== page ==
Street Name / Slang Terms
Aunt Mary, Bobby, Boom, Chronic, Dope ganja, Gangster, Grass, Hash, Herb, Kif, Mary Jane, Pot, Reefer, Sinsemilla, Skunk, Weed

What is it ?
Marijuana is a product of the hemp plant, Cannabis sativa. The main active chemical in marijuana is THC (delta-9-tetrahydrocannabinol). Of the roughly 400 chemicals found in the cannabis plant, THC affects the brain the most.

What does it look like ?
Green or gray mixture of dried, shredded leaves of the hemp plant.

How is used ?
Usually smoked as a cigarette or joint, or in a pipe or bong, marijuana has appeared in blunts in recent years. These are cigars that have been emptied of tobacco and re-filled with marijuana, sometimes in combination with another drug, such as crack. Some users also mix marijuana into foods or use it to brew tea.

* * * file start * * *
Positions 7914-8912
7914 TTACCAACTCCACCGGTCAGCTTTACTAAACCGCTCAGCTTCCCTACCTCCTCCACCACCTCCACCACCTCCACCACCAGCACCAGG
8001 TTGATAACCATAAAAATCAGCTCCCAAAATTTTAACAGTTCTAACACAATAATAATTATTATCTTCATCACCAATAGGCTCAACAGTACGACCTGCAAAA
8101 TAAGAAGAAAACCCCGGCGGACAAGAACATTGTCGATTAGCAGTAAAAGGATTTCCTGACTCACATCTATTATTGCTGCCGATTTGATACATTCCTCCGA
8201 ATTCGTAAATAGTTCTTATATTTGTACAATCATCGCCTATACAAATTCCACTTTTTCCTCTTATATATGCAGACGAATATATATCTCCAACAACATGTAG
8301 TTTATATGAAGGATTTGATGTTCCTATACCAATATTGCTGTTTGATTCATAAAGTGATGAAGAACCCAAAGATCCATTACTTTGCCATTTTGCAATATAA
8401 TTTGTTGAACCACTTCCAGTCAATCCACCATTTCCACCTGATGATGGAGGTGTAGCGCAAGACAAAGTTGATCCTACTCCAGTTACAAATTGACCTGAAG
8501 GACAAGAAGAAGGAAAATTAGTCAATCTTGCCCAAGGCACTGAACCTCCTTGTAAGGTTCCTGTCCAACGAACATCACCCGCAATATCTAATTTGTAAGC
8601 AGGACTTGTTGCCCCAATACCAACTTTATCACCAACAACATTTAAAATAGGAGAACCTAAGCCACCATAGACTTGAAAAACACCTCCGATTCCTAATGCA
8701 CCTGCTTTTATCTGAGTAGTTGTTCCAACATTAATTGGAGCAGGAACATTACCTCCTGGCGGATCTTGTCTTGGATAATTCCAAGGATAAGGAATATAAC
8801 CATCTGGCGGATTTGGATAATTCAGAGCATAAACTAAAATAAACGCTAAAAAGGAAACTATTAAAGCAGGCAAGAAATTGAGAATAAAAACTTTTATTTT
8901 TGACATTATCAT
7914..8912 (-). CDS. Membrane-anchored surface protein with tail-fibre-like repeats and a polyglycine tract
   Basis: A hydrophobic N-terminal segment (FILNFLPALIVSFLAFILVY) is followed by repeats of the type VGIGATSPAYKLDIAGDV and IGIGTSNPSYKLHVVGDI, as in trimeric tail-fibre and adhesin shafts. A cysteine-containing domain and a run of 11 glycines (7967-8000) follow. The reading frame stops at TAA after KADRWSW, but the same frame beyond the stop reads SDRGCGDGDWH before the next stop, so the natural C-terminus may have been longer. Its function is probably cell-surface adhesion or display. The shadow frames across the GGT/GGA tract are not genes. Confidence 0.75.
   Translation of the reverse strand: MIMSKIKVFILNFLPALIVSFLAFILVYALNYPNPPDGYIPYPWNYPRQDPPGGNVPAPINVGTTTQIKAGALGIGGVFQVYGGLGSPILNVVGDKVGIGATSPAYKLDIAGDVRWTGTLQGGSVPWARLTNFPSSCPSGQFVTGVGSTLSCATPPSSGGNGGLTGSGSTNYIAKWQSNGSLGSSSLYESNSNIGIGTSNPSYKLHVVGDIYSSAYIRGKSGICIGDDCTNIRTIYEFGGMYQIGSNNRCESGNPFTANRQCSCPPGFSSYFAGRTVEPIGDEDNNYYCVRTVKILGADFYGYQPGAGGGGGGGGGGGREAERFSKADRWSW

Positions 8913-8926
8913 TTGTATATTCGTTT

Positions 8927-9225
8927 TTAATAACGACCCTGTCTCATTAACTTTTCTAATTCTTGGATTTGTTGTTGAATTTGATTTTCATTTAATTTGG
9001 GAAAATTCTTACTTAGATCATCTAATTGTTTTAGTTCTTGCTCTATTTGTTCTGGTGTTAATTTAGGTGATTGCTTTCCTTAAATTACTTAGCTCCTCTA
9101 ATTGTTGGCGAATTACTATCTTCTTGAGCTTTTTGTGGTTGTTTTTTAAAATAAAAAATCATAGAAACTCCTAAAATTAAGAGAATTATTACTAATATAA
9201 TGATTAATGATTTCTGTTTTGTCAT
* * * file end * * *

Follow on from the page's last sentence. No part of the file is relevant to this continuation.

Effects of Marijuana on the Brain
Researchers have found that THC changes the way in which sensory information gets into and is acted on by the hippocampus. This is a component of the brain’s limbic system that is crucial for learning, memory, and the integration of sensory experiences with emotions and motivations. Investigations have shown that THC suppresses neurons in the information processing system of the hippocampus. In addition, researchers have discovered that learned behaviors, which depend on the hippocampus, also deteriorate.

Effects of Marijuana on the Lungs
Someone who smokes marijuana regularly may have many of the same respiratory problems that tobacco smokers have. These individuals may have daily cough and phlegm, symptoms of chronic bronchitis, and more frequent chest colds. Continuing to smoke marijuana can lead to abnormal functioning of lung tissue injured or destroyed by marijuana smoke.

Regardless of the THC content, the amount of tar inhaled by marijuana smokers and the level of carbon monoxide absorbed are three to five times greater than among tobacco smokers. This may be due to marijuana users inhaling more deeply and holding the smoke in the lungs.

Other Short Term Effects